Two-Thirds of Survey Respondents Plan to Invest in Single-use Bioreactors

According to survey responses exclusive to IBO, use of single-use bioreactors is growing due to increased bioprocessing activity. Bioprocessing is rapidly expanding as the global demand for biomolecule-based therapeutics increases. Bioprocessing is a unique production method that utilizes living cells to produce biomolecules of interest. Cells are grown in bioreactors, which are vessels that are integrated with complex control and monitoring systems to create an environment that supports cellular growth. This unique production method, coupled with the stringent manufacturing requirements for pharmaceutical products, makes contamination a key concern in bioprocessing. Single-use bioprocessing equipment mitigates contamination risk, as the components that contact cell cultures arrive sterile and are discarded after each use.

Single-use bioreactors are equipped with a sterile disposable bag, pouch or rigid plastic vessel in which cells are grown. They offer several advantages over conventional, reusable bioreactor systems in terms of reducing contamination risk, faster turnover between cell batches, fewer maintenance and cleaning requirements, and overall reduction of labor time.

However, single-use models have certain limitations compared to their conventional counterparts, such as difficulties in scale-up and scale-down, non-customizability, lower rates of oxygen transfer, challenges with efficient mixing and agitation, and disposal issues. While conventional bioreactors can be customized for volumes of 100,000 L or more, single-use bioreactors are generally only available in volumes up to 2,000 L. Despite these trade-offs, many bioprocess users are converting to single-use bioreactors.

Two hundred and twelve users of bioreactors were surveyed in July as part of an SDi report on bioprocessing technologies. This report includes detailed market data, analysis and end-user perspectives for key upstream and downstream bioprocess instruments and consumables.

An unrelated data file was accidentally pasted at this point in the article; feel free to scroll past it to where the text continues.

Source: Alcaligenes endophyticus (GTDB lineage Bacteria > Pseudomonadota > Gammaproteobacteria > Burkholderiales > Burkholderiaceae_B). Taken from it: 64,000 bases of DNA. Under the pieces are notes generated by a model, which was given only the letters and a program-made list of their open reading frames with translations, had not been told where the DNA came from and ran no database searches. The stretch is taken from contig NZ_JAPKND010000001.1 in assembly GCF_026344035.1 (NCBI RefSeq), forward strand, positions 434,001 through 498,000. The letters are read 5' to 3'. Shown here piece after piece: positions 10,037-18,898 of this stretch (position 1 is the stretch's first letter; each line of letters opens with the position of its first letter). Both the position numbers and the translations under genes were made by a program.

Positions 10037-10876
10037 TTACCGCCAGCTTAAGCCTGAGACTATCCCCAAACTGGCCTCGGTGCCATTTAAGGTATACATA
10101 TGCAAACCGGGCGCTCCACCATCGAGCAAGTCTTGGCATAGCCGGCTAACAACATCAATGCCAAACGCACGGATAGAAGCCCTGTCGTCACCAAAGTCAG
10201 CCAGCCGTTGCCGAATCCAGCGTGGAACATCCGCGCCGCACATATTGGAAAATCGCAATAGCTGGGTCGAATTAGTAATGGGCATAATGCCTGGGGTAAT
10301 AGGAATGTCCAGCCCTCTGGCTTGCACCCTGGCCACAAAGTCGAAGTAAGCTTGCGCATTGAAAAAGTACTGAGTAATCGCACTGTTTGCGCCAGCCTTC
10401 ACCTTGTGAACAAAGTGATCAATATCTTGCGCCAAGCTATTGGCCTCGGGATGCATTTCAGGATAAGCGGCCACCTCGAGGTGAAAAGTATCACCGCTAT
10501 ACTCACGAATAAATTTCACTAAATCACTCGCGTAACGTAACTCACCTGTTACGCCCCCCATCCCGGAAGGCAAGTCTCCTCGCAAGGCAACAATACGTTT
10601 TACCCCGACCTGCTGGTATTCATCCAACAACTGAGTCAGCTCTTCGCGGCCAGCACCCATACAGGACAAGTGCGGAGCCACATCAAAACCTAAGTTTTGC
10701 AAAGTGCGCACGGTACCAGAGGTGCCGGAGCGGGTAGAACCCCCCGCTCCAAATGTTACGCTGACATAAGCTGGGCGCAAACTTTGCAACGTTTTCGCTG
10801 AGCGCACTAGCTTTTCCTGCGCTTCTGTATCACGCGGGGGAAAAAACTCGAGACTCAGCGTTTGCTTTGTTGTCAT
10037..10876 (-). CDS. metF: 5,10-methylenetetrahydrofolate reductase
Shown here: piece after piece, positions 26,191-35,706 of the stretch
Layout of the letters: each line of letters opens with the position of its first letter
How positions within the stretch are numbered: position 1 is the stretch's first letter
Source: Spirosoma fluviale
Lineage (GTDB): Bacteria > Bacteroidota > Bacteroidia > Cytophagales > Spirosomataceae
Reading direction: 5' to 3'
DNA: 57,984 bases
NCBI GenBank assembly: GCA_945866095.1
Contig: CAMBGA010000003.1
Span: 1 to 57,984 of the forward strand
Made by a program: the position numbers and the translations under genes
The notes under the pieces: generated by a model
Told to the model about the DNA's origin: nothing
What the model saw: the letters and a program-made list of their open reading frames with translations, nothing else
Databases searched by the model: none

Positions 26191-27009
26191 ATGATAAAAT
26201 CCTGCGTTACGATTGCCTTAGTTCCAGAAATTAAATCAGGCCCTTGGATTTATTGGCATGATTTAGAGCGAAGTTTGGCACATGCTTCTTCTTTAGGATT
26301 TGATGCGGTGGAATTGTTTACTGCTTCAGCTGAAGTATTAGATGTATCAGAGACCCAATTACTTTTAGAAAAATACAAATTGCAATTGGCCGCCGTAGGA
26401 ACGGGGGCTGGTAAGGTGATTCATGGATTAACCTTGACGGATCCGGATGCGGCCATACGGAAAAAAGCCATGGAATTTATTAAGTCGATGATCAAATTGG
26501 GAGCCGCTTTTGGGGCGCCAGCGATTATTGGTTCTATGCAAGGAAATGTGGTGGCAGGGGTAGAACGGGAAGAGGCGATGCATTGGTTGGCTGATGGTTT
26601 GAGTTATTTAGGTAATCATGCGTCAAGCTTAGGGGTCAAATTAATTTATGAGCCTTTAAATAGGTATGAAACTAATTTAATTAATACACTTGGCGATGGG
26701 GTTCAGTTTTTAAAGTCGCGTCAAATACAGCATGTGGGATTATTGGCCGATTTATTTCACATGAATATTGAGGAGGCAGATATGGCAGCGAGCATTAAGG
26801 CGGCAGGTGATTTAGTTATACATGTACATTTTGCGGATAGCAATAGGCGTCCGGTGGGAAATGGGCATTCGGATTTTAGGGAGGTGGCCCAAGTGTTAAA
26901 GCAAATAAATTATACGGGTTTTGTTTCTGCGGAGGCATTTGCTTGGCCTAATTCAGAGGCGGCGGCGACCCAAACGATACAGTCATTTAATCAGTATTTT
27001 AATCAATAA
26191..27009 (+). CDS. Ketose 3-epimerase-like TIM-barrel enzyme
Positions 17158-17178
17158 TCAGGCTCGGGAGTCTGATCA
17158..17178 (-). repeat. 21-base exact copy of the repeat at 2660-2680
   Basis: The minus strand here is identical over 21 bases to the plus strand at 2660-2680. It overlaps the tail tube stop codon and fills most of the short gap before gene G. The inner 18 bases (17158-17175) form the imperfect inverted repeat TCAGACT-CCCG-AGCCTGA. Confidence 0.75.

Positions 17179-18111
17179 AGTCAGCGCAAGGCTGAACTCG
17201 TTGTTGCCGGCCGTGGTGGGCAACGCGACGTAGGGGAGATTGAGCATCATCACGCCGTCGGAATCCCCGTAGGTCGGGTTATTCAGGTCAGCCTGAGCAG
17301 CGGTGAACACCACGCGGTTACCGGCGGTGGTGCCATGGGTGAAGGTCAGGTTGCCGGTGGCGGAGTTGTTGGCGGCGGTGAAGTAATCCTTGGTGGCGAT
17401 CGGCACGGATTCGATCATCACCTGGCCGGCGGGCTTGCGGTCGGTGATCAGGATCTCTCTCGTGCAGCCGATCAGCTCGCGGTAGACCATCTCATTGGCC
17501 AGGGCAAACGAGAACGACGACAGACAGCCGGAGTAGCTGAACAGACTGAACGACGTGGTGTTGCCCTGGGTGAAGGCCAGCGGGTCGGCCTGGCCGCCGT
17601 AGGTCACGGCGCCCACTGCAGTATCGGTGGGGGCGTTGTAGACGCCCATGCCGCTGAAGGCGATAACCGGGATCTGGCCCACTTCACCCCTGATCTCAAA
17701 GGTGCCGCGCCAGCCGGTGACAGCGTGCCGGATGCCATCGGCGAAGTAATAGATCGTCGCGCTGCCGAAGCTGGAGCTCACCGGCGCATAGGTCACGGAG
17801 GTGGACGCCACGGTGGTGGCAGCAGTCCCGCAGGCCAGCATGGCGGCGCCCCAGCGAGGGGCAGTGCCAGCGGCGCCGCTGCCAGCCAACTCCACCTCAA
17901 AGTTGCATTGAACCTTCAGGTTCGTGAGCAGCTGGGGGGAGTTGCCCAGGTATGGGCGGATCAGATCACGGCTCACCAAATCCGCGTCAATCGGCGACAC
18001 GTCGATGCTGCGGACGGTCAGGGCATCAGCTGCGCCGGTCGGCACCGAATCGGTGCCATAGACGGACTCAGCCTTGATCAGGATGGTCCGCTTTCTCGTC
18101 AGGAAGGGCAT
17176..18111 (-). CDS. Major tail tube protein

Respondents Plan New and Additional System Purchases

To gauge expected purchases, respondents were asked about their plans regarding single-use bioreactors within the next two years. Those who do not currently use single-use systems were asked whether they plan to invest in adopting the technology, while respondents who already utilize single-use bioreactors were asked whether they plan to expand their use.

Of the respondents who were not current users of single-use bioreactors, over two-thirds indicated that they were planning on investing in these systems. These investments in single-use bioreactors may represent either the replacement of conventional systems, or expansion of capacity for use in addition to existing conventional systems. Respondents who already utilize single-use bioreactors were very likely to purchase additional systems, as 80% reported that they expect to expand their use of single-use bioreactors in the next two years.

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High Demand for Basic Research

Respondents who expect to purchase single-use bioreactors in the next two years were predominantly from the pharmaceutical field. Nearly half participated in pharmaceutical R&D, while over a quarter were involved in the manufacturing side. The pharmaceutical and biotechnology sector is the largest consumer of bioprocessing technologies in general, but demand for single-use technologies is particularly strong given the stringent purity required of therapeutic products.

Basic research was identified as a primary function mainly by respondents from the public sector, though some pharma and biotech, and agriculture and food sector respondents also selected this as their organization’s primary function. Participants in basic research accounted for 15% of respondents who indicated that they expected to purchase single-use bioreactors in the next two years.

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Pilot-scale Bioreactors Most in Demand

Bioreactors can be broadly categorized into three capacity ranges: benchtop scale, pilot scale and production scale. While there is much variation in how suppliers and users define these scales, for the purposes of the bioprocessing technologies report, SDi has defined benchtop-scale as up to 10 L, pilot-scale is 10–100 L and production-scale as greater than 100 L. Pilot-scale single-use bioreactors are the most common capacity range used by respondents. More than half of respondents who expect to make single-use bioreactor system purchases in the next two years use this size range. Pilot-scale bioreactors are suitable for both R&D and smaller-scale production.

Single-use bioreactors are quickly gaining market share in all regions. Demand for single use is expected to exceed that of conventional bioreactors by 2022. Biologics-based therapeutics represent a growing portion of pharmaceutical R&D pipelines, as these products increasingly gain regulatory acceptance and consumer demand grows.

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